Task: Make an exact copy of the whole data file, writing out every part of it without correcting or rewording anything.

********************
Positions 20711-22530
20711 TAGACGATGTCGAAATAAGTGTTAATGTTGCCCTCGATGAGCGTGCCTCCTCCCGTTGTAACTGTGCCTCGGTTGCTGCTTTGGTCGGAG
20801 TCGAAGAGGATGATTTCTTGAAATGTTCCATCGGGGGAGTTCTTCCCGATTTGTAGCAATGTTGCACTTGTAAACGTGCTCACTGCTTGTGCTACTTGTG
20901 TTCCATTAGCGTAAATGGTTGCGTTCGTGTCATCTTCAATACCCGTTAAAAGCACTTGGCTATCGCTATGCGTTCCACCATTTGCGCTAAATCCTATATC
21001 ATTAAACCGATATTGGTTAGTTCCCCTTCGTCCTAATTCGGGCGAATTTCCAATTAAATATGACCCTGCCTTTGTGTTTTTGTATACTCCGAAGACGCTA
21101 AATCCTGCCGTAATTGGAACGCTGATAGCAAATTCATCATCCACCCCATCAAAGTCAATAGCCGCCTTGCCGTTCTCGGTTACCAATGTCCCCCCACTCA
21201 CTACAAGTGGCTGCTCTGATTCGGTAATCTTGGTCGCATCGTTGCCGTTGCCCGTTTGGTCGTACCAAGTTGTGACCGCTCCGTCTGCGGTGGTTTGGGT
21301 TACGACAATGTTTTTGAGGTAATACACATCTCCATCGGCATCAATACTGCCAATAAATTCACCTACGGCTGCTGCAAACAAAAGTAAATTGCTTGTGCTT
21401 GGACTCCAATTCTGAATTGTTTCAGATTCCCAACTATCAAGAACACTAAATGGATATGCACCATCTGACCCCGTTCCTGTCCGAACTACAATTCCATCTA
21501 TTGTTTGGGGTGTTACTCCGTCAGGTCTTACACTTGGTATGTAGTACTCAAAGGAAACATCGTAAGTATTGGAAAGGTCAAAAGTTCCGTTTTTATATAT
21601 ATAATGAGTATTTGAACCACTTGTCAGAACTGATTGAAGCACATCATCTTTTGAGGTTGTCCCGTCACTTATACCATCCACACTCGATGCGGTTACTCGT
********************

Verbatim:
Positions 20711-22530
20711 TAGACGATGTCGAAATAAGTGTTAATGTTGCCCTCGATGAGCGTGCCTCCTCCCGTTGTAACTGTGCCTCGGTTGCTGCTTTGGTCGGAG
20801 TCGAAGAGGATGATTTCTTGAAATGTTCCATCGGGGGAGTTCTTCCCGATTTGTAGCAATGTTGCACTTGTAAACGTGCTCACTGCTTGTGCTACTTGTG
20901 TTCCATTAGCGTAAATGGTTGCGTTCGTGTCATCTTCAATACCCGTTAAAAGCACTTGGCTATCGCTATGCGTTCCACCATTTGCGCTAAATCCTATATC
21001 ATTAAACCGATATTGGTTAGTTCCCCTTCGTCCTAATTCGGGCGAATTTCCAATTAAATATGACCCTGCCTTTGTGTTTTTGTATACTCCGAAGACGCTA
21101 AATCCTGCCGTAATTGGAACGCTGATAGCAAATTCATCATCCACCCCATCAAAGTCAATAGCCGCCTTGCCGTTCTCGGTTACCAATGTCCCCCCACTCA
21201 CTACAAGTGGCTGCTCTGATTCGGTAATCTTGGTCGCATCGTTGCCGTTGCCCGTTTGGTCGTACCAAGTTGTGACCGCTCCGTCTGCGGTGGTTTGGGT
21301 TACGACAATGTTTTTGAGGTAATACACATCTCCATCGGCATCAATACTGCCAATAAATTCACCTACGGCTGCTGCAAACAAAAGTAAATTGCTTGTGCTT
21401 GGACTCCAATTCTGAATTGTTTCAGATTCCCAACTATCAAGAACACTAAATGGATATGCACCATCTGACCCCGTTCCTGTCCGAACTACAATTCCATCTA
21501 TTGTTTGGGGTGTTACTCCGTCAGGTCTTACACTTGGTATGTAGTACTCAAAGGAAACATCGTAAGTATTGGAAAGGTCAAAAGTTCCGTTTTTATATAT
21601 ATAATGAGTATTTGAACCACTTGTCAGAACTGATTGAAGCACATCATCTTTTGAGGTTGTCCCGTCACTTATACCATCCACACTCGATGCGGTTACTCGT